(PG refers to and/or means 'Pilot Generator.' As accurately described and referred to by mbk3... )

Bottom Line. Call the gas company and request an in home free inspection service request. Let the company rep due the work and determine the cause. Also what needs to be done if furnace does need a part. Which company does not replace nor sell such parts.

A PG will be available locally at any retail appliance parts stores in your area. If you need to replace the PB, remove the old one and take it with you. They come in different sizes based upon millivolt output needed. Usually needed and used for a floor furnace is a PG-9 as noted and mentioned by mbk3. Thanks.

Side Note:
To all members whom are reading this thread and others like it.
Part terminology for clarification and knowledge base. Humor added too!...

The millivolt part is called a Pilot Generator. (PG)

NOT a thermo "PILE."...:NO NO NO: Not any kind of a 'PILE.'

A PILE is what you find on your front lawn or in the grassy area of the parkway between the front lawn and gutter left by a stray animal...... Hopefully you "C" the PILE before stepping into or onto the PILE....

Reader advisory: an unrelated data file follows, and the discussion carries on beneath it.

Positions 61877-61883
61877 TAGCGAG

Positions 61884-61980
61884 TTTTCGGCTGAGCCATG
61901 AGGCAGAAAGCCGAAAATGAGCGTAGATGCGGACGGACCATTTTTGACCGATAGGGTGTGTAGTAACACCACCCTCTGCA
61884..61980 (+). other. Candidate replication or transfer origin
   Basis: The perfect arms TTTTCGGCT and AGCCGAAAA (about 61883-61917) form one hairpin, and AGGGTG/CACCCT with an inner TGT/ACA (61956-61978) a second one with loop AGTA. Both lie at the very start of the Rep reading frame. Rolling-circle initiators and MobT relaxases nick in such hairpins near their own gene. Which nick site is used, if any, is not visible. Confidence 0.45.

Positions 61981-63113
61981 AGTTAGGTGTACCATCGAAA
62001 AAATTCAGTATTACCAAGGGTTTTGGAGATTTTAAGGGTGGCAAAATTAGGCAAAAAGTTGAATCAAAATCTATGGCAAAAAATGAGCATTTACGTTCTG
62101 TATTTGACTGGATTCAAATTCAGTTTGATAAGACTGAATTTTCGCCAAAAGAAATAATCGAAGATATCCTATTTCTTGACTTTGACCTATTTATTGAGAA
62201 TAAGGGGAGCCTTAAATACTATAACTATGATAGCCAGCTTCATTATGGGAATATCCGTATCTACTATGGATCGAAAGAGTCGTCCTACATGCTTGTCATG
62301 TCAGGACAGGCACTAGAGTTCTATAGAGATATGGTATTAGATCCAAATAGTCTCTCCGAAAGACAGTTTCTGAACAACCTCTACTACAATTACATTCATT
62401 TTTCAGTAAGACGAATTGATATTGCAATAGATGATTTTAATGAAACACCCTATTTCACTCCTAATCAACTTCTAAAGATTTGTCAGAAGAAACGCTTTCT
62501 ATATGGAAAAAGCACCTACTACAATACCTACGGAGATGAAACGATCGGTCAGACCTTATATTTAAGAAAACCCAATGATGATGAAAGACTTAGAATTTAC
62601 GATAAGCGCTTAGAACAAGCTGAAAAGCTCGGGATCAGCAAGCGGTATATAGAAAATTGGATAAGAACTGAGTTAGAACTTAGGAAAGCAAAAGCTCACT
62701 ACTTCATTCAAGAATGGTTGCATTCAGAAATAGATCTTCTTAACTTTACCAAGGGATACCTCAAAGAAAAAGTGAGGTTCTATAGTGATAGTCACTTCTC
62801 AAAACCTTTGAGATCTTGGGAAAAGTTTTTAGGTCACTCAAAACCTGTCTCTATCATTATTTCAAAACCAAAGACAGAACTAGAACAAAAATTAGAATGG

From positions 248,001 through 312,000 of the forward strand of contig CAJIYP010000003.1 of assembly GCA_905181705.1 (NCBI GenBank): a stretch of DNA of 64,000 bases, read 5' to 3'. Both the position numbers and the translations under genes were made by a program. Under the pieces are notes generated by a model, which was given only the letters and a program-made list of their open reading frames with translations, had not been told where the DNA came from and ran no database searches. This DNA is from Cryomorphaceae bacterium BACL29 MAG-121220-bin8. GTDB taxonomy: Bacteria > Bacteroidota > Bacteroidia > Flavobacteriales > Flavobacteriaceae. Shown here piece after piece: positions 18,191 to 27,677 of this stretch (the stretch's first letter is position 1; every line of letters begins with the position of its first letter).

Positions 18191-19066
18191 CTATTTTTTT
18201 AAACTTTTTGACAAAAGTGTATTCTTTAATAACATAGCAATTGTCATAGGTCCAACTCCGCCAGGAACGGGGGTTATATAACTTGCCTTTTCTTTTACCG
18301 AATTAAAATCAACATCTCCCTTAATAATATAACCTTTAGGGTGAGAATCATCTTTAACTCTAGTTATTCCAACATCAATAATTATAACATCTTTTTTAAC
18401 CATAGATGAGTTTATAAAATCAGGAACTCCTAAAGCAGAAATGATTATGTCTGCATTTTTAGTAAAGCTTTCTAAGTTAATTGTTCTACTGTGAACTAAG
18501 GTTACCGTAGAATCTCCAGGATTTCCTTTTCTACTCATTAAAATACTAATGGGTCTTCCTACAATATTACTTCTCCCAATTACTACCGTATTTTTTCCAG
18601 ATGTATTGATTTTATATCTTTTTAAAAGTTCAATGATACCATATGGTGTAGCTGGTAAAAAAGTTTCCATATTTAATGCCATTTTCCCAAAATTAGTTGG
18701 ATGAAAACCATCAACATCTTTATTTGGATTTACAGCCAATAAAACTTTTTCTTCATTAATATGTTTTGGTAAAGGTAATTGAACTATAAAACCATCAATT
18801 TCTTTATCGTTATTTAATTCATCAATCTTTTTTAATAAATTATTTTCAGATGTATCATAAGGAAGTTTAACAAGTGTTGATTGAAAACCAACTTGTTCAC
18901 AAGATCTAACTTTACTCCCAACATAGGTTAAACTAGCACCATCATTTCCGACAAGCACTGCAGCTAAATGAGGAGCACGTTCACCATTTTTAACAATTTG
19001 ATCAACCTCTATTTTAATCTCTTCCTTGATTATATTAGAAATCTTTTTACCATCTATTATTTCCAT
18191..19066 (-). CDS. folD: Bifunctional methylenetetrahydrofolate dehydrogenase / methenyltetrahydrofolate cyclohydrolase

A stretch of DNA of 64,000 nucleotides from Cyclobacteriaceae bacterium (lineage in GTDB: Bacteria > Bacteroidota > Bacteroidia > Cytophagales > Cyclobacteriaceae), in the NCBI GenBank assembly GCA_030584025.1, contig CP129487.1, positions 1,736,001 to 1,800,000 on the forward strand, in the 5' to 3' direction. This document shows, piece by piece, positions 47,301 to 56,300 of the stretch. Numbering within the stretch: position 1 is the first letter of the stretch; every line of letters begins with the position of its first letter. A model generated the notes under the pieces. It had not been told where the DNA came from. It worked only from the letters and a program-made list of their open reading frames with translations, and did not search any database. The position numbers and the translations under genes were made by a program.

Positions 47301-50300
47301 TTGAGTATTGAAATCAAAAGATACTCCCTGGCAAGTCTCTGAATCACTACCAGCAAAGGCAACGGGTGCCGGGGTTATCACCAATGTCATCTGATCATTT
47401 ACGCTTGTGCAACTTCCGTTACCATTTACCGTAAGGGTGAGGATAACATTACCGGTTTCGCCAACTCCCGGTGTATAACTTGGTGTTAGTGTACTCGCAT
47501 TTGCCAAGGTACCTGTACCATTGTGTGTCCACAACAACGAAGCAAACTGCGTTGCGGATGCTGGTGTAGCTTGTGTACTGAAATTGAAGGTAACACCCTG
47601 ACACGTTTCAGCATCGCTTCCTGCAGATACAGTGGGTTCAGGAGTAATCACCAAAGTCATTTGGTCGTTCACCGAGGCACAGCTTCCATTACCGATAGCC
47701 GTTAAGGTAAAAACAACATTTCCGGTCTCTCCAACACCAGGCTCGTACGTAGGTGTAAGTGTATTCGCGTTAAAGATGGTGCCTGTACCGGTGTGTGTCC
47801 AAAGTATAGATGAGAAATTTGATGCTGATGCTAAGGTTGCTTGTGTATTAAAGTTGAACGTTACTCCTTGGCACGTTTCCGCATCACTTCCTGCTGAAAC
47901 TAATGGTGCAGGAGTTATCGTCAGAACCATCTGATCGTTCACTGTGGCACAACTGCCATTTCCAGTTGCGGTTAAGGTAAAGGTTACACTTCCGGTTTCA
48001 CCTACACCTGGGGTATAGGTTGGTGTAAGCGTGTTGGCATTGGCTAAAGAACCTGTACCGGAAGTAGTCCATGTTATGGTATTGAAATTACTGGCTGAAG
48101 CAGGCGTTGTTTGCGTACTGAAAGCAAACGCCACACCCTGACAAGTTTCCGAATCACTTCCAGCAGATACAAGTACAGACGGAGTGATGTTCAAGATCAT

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Old 01-06-13, 10:05 AM
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Thanks for the info. I enjoy trying to figure this out and learning through the process. I have the non-mercury Thermostat. I will hop under the house and took a look myself then work with the "Gas Company" to do a full analysis. Thanks.

 
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Old 01-14-13, 07:44 PM
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Update

Hi All,

Did not crawl under the house yet. I noticed that could get the furnace to turn on if I tapped the pilot. I cleaned the furnace from the house. After a good cleaning I could get the furnace to turn on (we had it cleaned after the renovations but I guess they didn't do a good job).

I also had a friend look at it and he said that I had the wrong pilot, it looks like I should have a PG9 pilot with a crown style generator.

Everything is working right now. Once it gets hotter outside I will crawl under the house and replace the pilot. If other things break then I feel that I understand enough to try to fix the problem, or call the gas company.

Thanks!
 
  #11  
Old 01-15-13, 09:12 AM
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The "crown" style PG-9 won't be a PG-9. That would be a PG-1 and the PG-9 is the appropriate replacement for a PG-1.

Go to Ebay and type in PG-1 pilot generator and you will see the difference between a PG-9 and PG-1. The PG-9 is rated 750 millivolts and the PG-1 is rated 320 millivolts. Remember these reads are: factory fresh and open read.